The Catholic and Jewish cemeteries in Sopotskin
Architecture, Industrial buildings
The geographical position
Sopotskin is situated in the territory of Grodno region. The town is 21km far from the regional center.
The historical reference
The first mentions of the urban village date back to the XVI century. They describe the location as a district of the Troki Voivodeship. Since the late XVIII century, Sopotskin was an administrative part of the Grodno Voivodeship. Since the early XIX century, it was part of the Russian Empire. The urban village came to possession of Poland in 1921 and of Belarus in 1939.
According to the recent data, the population of Sopotskin is about one thousand people.
Sopotskin’s attractions can seem rather strange. However, the location has become well-known thanks to its cemeteries.
Burying in the Catholic cemetery refers to the middle of the XIX – early XX centuries. There is a monument of Neo-Gothic architecture – the Chapel of Julia Dzekonskaya. The rectangular building was constructed in 1868 and served as a family tomb. It has a gable roof and the main facade – a triangular shield. It is completed with a quadrangular small belfry. The main entry and the niche are arch-shaped. The window openings of the chapel are designed in the same style. White stripes –framings of the windows – stand out against the grey background.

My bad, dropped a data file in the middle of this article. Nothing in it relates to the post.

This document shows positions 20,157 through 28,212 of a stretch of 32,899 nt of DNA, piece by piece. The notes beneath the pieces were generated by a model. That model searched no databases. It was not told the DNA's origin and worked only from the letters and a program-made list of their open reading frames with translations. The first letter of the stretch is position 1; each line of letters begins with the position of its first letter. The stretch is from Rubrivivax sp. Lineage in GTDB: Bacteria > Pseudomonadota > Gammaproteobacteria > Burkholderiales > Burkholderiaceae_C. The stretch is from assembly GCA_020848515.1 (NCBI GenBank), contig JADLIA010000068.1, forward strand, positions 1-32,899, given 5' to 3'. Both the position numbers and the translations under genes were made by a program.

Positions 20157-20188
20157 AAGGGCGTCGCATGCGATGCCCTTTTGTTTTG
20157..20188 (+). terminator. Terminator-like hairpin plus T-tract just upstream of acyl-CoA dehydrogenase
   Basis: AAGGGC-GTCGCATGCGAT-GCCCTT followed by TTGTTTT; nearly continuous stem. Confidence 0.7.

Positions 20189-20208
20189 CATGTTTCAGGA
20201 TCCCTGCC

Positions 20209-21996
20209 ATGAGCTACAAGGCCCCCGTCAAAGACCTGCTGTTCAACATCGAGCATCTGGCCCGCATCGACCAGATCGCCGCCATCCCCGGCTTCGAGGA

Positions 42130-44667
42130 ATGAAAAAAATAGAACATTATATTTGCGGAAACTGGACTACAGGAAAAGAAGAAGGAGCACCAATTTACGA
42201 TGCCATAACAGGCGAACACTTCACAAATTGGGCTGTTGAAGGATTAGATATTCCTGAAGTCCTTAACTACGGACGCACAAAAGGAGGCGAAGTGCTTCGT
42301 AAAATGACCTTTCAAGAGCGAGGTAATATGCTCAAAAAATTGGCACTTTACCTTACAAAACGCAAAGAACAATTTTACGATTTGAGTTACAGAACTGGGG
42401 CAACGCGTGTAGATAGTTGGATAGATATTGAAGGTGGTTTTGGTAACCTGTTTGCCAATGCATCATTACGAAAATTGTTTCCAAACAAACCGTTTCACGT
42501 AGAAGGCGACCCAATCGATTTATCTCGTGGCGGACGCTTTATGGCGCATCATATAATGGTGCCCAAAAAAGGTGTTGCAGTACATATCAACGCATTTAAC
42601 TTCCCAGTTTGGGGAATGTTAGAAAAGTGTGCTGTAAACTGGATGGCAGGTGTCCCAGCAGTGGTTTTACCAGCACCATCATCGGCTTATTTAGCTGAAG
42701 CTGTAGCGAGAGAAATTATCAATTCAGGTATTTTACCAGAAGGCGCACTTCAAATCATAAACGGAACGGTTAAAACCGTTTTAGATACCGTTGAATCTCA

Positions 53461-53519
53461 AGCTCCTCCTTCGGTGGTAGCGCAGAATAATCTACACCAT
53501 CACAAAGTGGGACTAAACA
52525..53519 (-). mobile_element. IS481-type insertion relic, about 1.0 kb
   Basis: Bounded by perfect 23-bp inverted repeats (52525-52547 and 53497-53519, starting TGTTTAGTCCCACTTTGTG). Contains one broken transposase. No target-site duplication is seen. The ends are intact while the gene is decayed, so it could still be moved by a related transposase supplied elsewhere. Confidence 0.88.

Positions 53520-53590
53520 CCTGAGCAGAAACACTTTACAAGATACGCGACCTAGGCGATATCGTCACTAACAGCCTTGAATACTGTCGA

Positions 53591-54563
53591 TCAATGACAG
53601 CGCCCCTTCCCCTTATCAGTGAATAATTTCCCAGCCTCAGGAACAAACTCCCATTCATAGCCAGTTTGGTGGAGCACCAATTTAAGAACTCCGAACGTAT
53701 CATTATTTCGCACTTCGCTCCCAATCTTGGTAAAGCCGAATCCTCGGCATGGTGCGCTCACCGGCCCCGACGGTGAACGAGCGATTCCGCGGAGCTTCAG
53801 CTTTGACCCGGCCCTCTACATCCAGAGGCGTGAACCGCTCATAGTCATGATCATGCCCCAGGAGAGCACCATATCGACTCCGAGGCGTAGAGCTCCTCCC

Not far from the abovementioned chapel, there is another site for family burying – the Chapel of Yuzef Gursky. He was the first owner of an estate in the village situated not far from Sopotskin. The building was constructed in 1893. The both chapels are similar. Like the first one, the chapel of Gursky has a gable roof. The trapezoidal shield of the main facade has small octangular towers at the corners and arch-shaped niches. The arch-shaped main entry is completed with aedicule. The lateral sides of the building have arched windows. The walls of the altar part are decorated with a portico. It has four pilasters and a triangular gable.
The latest buryings of the Catholic cemetery are graves of Polish soldiers that became victims of the First World War.
The Catholic part of the cemetery is interesting for its brama – a building of the first half of the XX century. It presents a four-sided column with a part of the gates with a Catholic cross attached to it. The buryings in the Jewish cemetery are more ancient and date back even to 1278. That leads us to suggest that it is the most ancient cemetery in Belarus. The monuments were reconstructed in 2000. The initiator of the restoration works in the cemetery was Michael Lozman, a dentist. The citizen of the USA together with his students and local volunteers cleaned and restored about one hundred graves. Michael’s interest for Sopotskin was not a coincidence – his father had come from there. Being a carpenter by profession, he immigrated to the USA in the 1930-s.
Visiting the historically valuable cemeteries is included in many tour itineraries around Belarus.